Thursday, May 5, 2011

Dunnigan Hills Spring 2011

Last weekend we traveled to Zamora again for the Dunnigan Hills Spring 2011 sheepdog trial. It has been a few days but time passes so quickly that I never seem to quite find time to write about the trial, or anything else for that matter. As with everyone else in this day and age, the daily and weekly routine keeps a person so busy. If anyone is wondering what happened to the remaining twin lamb born on Easter Sunday, he is thriving, fat, happy and growing. He has a good mom. We also had another set of healthy twin ewe lambs that were born yesterday. So life goes on......without photos. I have a funny superstition about taking lamb photos.

Anyway the Dunnigan P-N/Nursery classes were run on the Friday. The post and course was returned to the "original" layout from a few years ago (basically turned a quarter turn or so counter clockwise from what the course has been the last couple of times). I had always liked this earlier arrangement and it reminded me of running Bid in Pro-Novice a few years ago at this trial. It was a bit of a walk down memory lane for me. Rime had two runs in Nursery. He is really not ready for Nursery/P-N and is not what you call a "true nursery dog" other than in birthdate...he is not one of those early-maturing, super-thoughtful and capable youngsters except in the enthusiasm department! However I thought of all places where Rime should feel comfortable it should be at Zamora, so I went ahead and entered him, just for mileage. There was a large turnout for the Friday classes and it was a very full day of runs. A lot of really nice runs were laid down in both the P-N and the Nursery.

As for us, in our first run, after what started as a beautiful outrun, Rime was fairly naughty at the top and on the upper part of the fetch. He rang the sheep at least twice. Frustration! I could not get him stopped. Finally I got him under control and we were able to complete the whole course, including remaining part of the fetch, the drive and the pen. Whew! That was a first and gave me a bit of confidence. I know he can do the work. It's just getting it done when we are away from home that is the current challenge. In his second run, he was a bit better on his outwork but the sheep were getting a bit tired and when we turned the post and started the first drive leg they opted to snake left around the hill and Rime did not handle this well. He was showing a bit of frustration himself, so I retired. I made a mental note that in the past Bid always did more poorly on his second run in a day at a  trial too. More runs are not always a good thing in one day. But at least we got one course completed; that is huge for Rime and me.

I haven't mentioned the wind. The wind dominated the entire first two days of the trial, with gusts of up to 35 mph according to the TV news. It made spectating really challenging and turned faces into dry burnt toast.  The dogs appeared to have no trouble hearing their whistles, however. On the P-N/N day, most handlers sent right (Away to me) with only a few sending left; but both could be successful.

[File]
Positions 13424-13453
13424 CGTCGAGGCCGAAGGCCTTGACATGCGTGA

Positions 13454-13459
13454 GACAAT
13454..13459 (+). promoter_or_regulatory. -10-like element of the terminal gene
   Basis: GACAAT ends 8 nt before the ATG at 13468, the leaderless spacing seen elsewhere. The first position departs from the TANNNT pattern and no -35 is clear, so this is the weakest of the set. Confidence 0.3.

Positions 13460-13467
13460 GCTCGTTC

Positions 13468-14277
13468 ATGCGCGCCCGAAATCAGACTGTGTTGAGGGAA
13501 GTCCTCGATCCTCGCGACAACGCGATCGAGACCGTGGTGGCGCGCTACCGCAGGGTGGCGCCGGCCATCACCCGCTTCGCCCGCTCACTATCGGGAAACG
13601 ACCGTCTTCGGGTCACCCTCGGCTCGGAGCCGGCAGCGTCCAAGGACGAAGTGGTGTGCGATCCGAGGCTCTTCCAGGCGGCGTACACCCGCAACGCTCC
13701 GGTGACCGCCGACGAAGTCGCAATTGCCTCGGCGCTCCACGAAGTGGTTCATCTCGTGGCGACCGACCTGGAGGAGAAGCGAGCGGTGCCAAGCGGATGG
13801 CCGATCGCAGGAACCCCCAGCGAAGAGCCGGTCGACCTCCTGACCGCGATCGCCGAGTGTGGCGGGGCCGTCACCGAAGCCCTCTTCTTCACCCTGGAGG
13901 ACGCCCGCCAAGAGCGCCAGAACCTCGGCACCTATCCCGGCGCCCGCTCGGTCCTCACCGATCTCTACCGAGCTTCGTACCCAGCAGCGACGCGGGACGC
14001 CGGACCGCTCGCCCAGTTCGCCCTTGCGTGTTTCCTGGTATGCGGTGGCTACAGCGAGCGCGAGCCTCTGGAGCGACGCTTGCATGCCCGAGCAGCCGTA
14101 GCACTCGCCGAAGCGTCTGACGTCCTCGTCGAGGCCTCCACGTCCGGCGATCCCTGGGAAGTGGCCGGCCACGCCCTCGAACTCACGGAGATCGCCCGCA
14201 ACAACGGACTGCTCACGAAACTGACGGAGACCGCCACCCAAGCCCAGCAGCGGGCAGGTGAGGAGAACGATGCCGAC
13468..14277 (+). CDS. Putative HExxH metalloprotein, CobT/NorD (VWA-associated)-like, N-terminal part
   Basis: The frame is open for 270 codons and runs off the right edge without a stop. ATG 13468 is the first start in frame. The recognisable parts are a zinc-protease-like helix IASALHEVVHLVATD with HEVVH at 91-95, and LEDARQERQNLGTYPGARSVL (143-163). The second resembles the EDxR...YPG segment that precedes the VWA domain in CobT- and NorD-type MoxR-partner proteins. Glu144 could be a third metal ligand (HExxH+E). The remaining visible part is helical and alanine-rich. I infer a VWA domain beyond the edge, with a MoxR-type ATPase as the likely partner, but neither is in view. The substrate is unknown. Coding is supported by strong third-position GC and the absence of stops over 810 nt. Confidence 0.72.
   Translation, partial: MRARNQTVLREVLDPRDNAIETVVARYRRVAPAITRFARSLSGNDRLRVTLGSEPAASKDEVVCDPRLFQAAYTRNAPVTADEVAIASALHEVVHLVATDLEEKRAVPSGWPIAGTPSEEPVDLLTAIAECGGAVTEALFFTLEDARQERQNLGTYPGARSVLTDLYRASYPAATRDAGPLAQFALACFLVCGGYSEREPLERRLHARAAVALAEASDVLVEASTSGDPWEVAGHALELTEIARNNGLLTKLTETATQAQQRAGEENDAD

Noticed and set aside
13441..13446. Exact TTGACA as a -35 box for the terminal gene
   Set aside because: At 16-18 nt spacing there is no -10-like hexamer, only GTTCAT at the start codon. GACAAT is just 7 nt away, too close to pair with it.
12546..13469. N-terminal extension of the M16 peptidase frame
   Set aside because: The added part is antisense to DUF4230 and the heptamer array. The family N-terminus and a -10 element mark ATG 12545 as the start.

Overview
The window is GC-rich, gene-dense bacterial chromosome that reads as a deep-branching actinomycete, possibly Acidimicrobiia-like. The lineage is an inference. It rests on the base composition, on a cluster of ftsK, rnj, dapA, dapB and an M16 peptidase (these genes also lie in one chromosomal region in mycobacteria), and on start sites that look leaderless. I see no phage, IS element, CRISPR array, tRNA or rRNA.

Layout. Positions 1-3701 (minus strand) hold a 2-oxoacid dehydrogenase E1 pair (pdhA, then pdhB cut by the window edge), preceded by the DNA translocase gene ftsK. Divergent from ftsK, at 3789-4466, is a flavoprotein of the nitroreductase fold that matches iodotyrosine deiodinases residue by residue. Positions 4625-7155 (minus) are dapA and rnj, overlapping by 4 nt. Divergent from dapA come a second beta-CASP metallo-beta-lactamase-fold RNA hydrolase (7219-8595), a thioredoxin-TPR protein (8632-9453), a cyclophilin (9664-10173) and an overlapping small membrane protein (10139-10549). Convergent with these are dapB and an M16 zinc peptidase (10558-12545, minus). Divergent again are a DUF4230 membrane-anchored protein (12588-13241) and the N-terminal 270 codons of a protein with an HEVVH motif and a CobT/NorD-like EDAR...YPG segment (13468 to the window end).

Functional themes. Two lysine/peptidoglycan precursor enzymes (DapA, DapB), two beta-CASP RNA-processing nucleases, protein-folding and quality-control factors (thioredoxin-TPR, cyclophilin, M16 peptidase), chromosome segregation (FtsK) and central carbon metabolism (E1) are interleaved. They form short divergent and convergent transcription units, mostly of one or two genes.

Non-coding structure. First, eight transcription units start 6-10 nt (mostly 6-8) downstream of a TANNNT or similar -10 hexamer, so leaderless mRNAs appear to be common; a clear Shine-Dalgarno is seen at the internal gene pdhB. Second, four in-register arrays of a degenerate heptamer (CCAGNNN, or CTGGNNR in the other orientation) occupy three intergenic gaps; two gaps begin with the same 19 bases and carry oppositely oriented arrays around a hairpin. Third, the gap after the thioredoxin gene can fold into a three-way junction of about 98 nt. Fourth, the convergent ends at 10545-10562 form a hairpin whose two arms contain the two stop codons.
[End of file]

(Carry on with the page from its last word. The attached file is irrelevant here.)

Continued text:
Days two and three were for the Open dogs. Coal had one run each day. The outrun was lengthened from P-N. Fetch gates were set up near where the P-N setout had been. The drive was longer with three sets of drive gates instead of two. A single was required following the pen. It struck some of us who had been there on Friday as a little strange, because on Saturday and Sunday most handlers sent their dogs left (Come Bye) with only a few sending right. In past years either direction has been successful with an equal number of dogs getting lost on the outrun to either side. This year was no exception. A few dogs went back down to the parking area looking for their sheep. One or two went back to setout. Most made some semblance of picking up their designated sheep. There were a lot of really nice runs, especially on Sunday. It would have been very hard for me to separate out the top four or so runs in placement order if I had been judging. In particular Tom Spencer's run and Anne Mock's run were both just spectacular.

Coal and I got around the course both days and in both runs ran out of time attempting the single. I was happy that we got to the shedding area (no marked ring) but would have liked to complete a course at least one of the days. Coal had no trouble finding his sheep. He is running out from the post with a lot of purpose which is a big improvement over our Open classes last year. At the top, though, I feel he sometimes still lacks confidence but seems to be improving. Our fetches and drives had good and bad points but as usual most issues were handler-oriented. We also have much to work on in the singling department. I felt like our Sunday run was better than our Saturday run. It would be nice to get out to trials more often to kind of keep that momentum going. But our trial season is winding down and the travel budget is low. It was a nice relaxing weekend spent among good company, old friends, and new. The summer will be mainly for practice, for us, with a few one-day trials and a couple of fairs in the RESDA circuit. I will say thanks once again to all who helped to make the Dunnigan trial a success.

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